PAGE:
From Human to Hikertrash
“Normal Life” vs Thru-hiking Life
While prepping for my hike on the CDT next month, I have noticed that some thru-hiking habits have become part of my everyday life. There are weird ways that hikers (or hikertrash, as we are affectionately called) think about things like time, money, and food that don’t mesh well with “normal life.” But knowing that I’m almost on the trail again, I have started to let these mindsets take over my thinking. Every time I catch myself embracing these changes, I start to get even more excited! Here are some things I’ve noticed changing for me that haven’t seemed normal since I stepped off the PCT.
It’s Just Another Mile or So…
During my hike on the PCT, time wasn’t measured in minutes or hours. It was measured in miles. For me, a mile was twenty minutes, give or take. That meant that when someone asked when I was stopping for the night, I wouldn’t reply with a time but a mileage. I was never an hour from camp; I was three miles. With all the hiking I’ve been doing to prepare, it’s been easy to slip back into this habit. At work, I’ve started to think of my shifts in terms of the number of miles I could have walked. I guess when I get back on the trail, this will feel normal! Miles, not minutes.
“Normal life” is all about proper diet and regular exercise to maintain a healthy lifestyle. But in the last month, I have been walking and eating differently. Calories are a thru-hiker’s best friend. Food, and a lot of it, are not a luxury but a necessity. Carbs, calories, and fats that I would usually avoid are about to become fuel to get me through 20-mile days. That thought has occurred to me more than once when I’m asked if I want seconds at dinner. Food now is fuel later.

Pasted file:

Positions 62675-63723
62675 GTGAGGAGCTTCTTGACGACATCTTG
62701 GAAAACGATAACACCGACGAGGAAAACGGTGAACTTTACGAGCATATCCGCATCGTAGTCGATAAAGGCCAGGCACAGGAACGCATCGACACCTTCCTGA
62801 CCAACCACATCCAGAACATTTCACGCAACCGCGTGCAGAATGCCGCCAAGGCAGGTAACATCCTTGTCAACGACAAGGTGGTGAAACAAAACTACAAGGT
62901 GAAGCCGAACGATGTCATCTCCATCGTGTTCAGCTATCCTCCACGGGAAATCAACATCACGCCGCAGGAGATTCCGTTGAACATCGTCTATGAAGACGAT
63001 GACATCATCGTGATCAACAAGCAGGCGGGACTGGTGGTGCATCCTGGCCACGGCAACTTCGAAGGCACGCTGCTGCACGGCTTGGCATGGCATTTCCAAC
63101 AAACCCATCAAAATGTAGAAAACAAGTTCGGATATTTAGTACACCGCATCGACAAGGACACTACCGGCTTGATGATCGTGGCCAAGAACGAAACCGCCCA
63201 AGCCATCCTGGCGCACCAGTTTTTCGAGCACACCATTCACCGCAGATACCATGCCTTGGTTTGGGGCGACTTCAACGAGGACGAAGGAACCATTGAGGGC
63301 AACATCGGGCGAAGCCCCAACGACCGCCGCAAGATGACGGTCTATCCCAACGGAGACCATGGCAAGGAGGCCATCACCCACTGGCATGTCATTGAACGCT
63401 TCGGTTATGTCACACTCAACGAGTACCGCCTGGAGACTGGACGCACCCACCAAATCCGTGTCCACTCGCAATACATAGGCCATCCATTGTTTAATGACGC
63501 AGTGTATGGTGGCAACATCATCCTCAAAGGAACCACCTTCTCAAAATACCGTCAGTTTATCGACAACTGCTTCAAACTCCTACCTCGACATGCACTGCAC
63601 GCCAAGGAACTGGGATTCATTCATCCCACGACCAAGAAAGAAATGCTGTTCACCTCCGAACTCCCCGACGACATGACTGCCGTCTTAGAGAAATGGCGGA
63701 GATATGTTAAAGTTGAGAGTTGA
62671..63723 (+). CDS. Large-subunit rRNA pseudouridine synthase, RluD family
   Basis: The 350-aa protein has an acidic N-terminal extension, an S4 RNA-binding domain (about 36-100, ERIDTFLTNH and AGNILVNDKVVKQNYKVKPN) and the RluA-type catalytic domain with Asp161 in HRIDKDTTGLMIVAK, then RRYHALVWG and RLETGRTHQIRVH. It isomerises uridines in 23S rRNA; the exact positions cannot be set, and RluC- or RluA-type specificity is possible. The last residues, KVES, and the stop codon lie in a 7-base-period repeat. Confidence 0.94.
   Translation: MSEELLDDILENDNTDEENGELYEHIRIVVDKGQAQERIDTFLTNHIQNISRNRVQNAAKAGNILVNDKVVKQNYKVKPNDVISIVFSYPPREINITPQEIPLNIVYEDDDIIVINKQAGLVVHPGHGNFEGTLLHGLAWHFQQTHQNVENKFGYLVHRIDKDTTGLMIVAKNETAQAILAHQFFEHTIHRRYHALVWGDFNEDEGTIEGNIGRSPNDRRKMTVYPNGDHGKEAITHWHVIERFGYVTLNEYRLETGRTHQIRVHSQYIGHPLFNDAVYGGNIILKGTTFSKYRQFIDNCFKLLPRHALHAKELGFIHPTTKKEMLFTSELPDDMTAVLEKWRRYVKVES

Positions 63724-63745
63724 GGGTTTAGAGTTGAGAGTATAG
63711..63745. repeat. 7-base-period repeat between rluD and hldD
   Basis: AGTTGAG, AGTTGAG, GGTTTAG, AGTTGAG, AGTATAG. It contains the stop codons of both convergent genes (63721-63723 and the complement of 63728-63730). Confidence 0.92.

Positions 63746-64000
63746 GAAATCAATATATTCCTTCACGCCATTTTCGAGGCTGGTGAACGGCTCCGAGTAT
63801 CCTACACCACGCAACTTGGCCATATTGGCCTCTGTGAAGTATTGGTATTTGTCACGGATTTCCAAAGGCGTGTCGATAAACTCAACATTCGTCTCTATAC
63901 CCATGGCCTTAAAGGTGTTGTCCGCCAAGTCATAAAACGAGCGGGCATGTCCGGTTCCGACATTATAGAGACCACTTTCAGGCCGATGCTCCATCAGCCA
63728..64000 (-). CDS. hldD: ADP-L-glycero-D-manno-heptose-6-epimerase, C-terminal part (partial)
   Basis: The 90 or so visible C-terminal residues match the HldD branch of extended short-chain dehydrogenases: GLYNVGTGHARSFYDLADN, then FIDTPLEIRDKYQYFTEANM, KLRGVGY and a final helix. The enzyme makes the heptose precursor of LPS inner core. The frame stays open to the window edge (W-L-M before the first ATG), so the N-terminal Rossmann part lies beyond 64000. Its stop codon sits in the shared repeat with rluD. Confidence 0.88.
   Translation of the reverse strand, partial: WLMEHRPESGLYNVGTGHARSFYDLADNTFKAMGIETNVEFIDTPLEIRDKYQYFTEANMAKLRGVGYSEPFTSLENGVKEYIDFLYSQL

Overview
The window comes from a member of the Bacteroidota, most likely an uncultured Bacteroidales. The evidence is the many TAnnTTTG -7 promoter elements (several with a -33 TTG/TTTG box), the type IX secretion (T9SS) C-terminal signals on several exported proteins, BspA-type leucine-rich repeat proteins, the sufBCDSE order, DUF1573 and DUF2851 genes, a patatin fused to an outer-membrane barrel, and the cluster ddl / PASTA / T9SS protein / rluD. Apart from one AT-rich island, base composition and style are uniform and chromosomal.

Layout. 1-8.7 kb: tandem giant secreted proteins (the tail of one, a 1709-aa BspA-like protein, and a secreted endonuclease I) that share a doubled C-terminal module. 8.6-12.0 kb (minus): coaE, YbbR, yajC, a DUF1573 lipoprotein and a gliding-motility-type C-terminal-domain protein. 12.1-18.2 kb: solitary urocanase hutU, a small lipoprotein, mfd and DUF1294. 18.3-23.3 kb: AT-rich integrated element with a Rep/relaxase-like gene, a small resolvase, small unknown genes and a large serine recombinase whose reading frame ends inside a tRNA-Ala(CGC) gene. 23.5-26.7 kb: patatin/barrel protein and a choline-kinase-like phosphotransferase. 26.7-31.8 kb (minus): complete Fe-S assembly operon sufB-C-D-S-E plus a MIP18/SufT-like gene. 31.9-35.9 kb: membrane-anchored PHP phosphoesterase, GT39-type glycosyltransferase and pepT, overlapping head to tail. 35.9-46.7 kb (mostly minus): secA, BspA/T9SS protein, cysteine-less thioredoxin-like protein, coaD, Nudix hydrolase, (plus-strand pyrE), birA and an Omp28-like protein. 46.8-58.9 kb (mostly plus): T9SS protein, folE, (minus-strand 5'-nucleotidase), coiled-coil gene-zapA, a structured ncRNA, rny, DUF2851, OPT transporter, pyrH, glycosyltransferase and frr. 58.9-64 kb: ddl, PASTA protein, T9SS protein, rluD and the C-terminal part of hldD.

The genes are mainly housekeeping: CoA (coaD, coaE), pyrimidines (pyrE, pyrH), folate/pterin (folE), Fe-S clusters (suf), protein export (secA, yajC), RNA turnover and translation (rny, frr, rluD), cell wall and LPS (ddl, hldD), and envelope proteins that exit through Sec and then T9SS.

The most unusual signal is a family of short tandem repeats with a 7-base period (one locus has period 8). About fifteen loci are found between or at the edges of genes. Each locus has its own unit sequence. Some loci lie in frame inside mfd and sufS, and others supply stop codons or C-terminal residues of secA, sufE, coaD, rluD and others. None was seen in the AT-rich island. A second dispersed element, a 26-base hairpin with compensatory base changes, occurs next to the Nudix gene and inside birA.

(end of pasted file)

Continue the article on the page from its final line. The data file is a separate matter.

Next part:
I am no expert on the subject of food and nutrition, especially on a thru-hike. But my hiking buddy, Spice Rack, has written a book on that subject! I recommend it to anyone curious about the toll that hiking takes on your body and how to stay healthy on the trail. His work is available for free here:
Suffer Now, Splurge Later
The last change is money. I’ve got one goal, and that’s to walk from Mexico to Canada. That leaves me with six months of no income and a lot of expense. Budgeting for something like this hike is difficult. There are always emergencies. I will always need to replace gear, and hotels and hot meals are essential along the way and not always cheap.
I have spent the last year saving for this and trying to limit my spending. Every time I spend money at home, that’s a luxury I’ve lost for this summer. Grabbing a pizza on the way home from work is a pizza I won’t get to enjoy in a trail town with fellow hikertrash. I want to be able to splurge on my hike this summer and enjoy every minute, and that means keeping my spending at home to the absolute minimum.
A Different Life
I know from experience that life on the trail is different than life here in the city. Other than the obvious differences like the landscape and the lingo, there’s a whole different way of thinking when you’re out there. Being called hikertrash is an honor, and I’m ready to embrace that title again. Cleanliness is relative. Food is for sustenance, not flavor. Even the dingiest hotel is a luxury as long as it has a wall outlet. It’s exciting to feel those changes starting to creep into my life here in Dallas. I am ready to be back on the trail and live life with just me and my backpack. I think I am so much more excited this time around because I know what I’m getting myself into. There is less fear and fewer unknowns. Bring on the familiar discomfort!
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